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Diesel Trucks Don't Just Pollute, They Waste Money

A new study has found that companies would be vastly better off replacing their urban delivery fleet with electric vehicles. Bonus: They can make money selling the power from the batteries back to the power company at night.

A lot of us who live in cities would like to see businesses use something other than, loud, smelly diesel trucks to make deliveries. But, practically speaking, the numbers have to add up before we can expect something cleaner. And, at the moment, electric trucks cost about three times as much as standard diesel ones (about $150,000).

The good news from a study by MIT’s Center for Transportation and Logistics is that—no surprise—operators can hope to make back a lot of that extra cost in lower expenses. The study finds that, at current prices, running an electric truck is 9% to 12% cheaper than diesel, given a 70-mile-a-day, 253-day-a-year schedule.

But what’s potentially game changing, the study finds, is a secondary use for the e-trucks: grid stabilization. Using the batteries of electric trucks for so-called vehicle-to-grid (V2G) services—in other words, helping grid operators to regulate electricity demand-and-supply—could reduce costs by another 11% a year. Which is more than chump change.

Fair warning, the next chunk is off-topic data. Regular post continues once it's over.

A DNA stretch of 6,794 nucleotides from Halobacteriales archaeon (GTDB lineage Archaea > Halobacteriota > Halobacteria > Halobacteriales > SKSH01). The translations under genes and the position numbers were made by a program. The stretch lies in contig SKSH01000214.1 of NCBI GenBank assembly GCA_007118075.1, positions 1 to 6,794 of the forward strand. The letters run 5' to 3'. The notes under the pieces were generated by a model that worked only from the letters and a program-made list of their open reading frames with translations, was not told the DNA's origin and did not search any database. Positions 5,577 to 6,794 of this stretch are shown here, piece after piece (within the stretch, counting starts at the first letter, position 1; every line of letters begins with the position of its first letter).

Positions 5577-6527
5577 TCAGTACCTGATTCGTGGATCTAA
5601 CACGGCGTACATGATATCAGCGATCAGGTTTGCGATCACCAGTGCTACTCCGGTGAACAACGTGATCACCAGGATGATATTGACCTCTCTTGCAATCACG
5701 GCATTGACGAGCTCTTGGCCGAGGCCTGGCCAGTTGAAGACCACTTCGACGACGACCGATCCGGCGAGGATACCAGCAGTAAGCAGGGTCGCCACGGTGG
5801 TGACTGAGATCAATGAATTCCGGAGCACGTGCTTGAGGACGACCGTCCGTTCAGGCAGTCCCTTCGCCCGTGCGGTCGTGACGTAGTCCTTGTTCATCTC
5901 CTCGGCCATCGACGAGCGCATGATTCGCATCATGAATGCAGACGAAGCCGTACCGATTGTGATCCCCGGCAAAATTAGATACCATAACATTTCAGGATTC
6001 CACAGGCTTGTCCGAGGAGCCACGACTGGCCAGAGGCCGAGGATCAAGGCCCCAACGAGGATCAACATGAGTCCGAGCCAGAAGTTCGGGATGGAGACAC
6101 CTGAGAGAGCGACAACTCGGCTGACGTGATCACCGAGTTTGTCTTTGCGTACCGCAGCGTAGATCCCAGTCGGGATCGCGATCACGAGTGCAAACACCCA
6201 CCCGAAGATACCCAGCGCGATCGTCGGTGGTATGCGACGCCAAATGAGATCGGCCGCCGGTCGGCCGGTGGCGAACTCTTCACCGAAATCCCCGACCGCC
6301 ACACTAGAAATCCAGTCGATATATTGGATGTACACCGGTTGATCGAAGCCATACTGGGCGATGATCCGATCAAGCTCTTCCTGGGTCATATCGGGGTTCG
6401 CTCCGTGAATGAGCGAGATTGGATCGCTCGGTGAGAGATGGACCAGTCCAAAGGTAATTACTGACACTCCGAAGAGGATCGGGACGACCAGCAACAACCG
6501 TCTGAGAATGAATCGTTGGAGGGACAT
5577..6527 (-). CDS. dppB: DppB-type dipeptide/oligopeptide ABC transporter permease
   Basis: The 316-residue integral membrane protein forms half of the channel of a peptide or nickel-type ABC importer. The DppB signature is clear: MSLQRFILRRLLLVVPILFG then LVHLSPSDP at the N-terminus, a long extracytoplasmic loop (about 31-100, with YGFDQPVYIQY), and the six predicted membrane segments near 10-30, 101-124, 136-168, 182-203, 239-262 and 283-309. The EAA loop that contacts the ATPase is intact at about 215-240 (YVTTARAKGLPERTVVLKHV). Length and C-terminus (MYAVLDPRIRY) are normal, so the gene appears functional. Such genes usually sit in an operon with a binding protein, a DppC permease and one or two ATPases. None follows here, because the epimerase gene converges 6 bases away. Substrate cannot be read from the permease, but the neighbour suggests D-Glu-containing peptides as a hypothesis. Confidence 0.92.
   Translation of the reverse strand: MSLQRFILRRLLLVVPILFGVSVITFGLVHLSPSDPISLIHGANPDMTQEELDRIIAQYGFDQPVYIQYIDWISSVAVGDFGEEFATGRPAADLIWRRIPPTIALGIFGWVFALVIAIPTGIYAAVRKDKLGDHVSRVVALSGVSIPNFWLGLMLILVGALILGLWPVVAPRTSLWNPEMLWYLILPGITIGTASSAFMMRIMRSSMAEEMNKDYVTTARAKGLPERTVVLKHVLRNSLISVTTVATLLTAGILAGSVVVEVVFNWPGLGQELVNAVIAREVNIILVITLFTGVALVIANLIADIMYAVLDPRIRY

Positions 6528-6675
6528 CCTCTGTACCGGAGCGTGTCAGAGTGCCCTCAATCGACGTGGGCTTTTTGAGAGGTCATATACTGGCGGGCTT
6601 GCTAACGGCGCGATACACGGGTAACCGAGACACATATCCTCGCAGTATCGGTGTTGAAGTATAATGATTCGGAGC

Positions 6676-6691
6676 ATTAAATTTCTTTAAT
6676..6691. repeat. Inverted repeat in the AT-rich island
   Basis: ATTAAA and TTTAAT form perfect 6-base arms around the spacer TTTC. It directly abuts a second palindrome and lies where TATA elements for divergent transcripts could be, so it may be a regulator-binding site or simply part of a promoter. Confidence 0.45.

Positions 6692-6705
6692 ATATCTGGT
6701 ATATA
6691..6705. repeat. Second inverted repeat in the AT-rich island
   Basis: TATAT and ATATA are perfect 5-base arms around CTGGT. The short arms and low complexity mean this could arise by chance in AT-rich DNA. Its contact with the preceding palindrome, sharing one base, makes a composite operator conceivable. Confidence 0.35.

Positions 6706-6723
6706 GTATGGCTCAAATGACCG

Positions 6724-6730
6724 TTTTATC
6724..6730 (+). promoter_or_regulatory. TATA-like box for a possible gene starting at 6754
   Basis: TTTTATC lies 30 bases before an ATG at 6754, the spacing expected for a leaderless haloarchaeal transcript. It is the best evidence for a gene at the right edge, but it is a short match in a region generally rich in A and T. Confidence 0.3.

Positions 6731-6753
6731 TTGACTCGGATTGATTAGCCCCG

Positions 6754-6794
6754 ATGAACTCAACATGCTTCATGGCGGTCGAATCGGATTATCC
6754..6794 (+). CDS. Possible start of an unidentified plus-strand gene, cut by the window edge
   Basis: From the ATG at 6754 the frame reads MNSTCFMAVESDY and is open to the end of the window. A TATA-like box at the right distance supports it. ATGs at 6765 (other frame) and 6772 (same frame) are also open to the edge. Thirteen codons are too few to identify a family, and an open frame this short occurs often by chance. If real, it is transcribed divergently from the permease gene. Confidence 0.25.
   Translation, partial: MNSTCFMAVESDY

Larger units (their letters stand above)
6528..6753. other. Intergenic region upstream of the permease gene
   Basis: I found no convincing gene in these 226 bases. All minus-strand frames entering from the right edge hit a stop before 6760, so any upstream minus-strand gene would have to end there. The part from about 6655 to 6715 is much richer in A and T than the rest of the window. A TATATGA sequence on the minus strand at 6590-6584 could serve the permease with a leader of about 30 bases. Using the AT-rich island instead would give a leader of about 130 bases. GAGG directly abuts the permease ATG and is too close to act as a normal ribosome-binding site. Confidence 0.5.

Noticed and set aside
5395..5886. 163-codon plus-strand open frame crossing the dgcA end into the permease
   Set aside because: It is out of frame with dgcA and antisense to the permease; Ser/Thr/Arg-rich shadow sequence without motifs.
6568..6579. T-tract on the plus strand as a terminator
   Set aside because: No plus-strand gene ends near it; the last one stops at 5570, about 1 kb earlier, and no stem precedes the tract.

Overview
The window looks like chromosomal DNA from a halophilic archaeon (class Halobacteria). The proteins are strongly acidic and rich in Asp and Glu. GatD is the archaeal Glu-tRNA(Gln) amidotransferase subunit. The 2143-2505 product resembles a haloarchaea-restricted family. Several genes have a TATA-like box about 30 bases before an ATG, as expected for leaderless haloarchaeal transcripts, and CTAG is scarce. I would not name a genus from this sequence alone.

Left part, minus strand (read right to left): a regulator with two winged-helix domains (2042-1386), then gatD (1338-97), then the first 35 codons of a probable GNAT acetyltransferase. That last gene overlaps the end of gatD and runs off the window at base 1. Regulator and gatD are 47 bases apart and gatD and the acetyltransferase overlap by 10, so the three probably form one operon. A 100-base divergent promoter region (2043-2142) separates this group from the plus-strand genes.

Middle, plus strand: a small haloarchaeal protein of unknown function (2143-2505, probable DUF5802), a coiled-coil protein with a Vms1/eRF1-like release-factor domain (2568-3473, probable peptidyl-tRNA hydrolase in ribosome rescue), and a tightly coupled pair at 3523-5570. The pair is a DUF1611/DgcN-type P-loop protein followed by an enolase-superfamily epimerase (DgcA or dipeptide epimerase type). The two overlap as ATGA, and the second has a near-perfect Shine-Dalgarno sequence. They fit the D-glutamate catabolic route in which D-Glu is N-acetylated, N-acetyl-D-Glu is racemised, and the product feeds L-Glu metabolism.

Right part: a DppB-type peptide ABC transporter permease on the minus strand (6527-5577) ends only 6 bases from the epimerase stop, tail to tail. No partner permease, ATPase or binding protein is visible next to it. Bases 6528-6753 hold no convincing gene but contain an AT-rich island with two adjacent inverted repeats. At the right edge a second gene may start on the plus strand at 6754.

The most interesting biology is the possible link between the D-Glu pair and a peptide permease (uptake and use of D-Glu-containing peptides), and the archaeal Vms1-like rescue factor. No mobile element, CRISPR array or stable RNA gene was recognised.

"It’s close to break-even without it", says Jarrod Goentzel, director of the Renewable Energy Delivery Project at the Center. "But the V2G revenue definitely makes the electric truck more cost-effecitve than diesel."

MIT’s study is based on data from Staples, an early adopter of electric trucks. It models costs for a fleet of 250 vehicles, then adds in the potential V2G revenue based on a 12-hour overnight availability. Using figures from a grid operator in New England, which already pays for so-called "regulation services," it finds that single trucks could bring in $900 to $1,400 a year.

Grid operators are looking for grid-balancing capacity as they bring on intermittent renewable sources, such as wind and solar. V2G services offer both storage—if producers have over-capacity—and back-up power. Studies have found that EVs could be worth up to $4,000 to their owners as batteries.

Goentzel says grid operators are more likely to look to commercial fleets, rather than consumer EVs, because the trucks are parked in the same location, and run on predictable schedules. It is more difficult to aggregate consumer EVs—though they do have the advantage of being available during the day when utilities most need extra power. And some utilities are exploring the potential.

Of course, the benefits of EVs go beyond direct cost savings, both for companies and the urban environment. For one, Goentzel says Staples has been pleasantly surprised by how much its drivers enjoy the trucks.

"The drivers don’t want to go back to the diesels. That can make a big difference. It’s one thing to say it’s cost effective. But it’s also important for your employees to have a good work environment."

Here’s hoping we’ll all be able to breathe a little easier.

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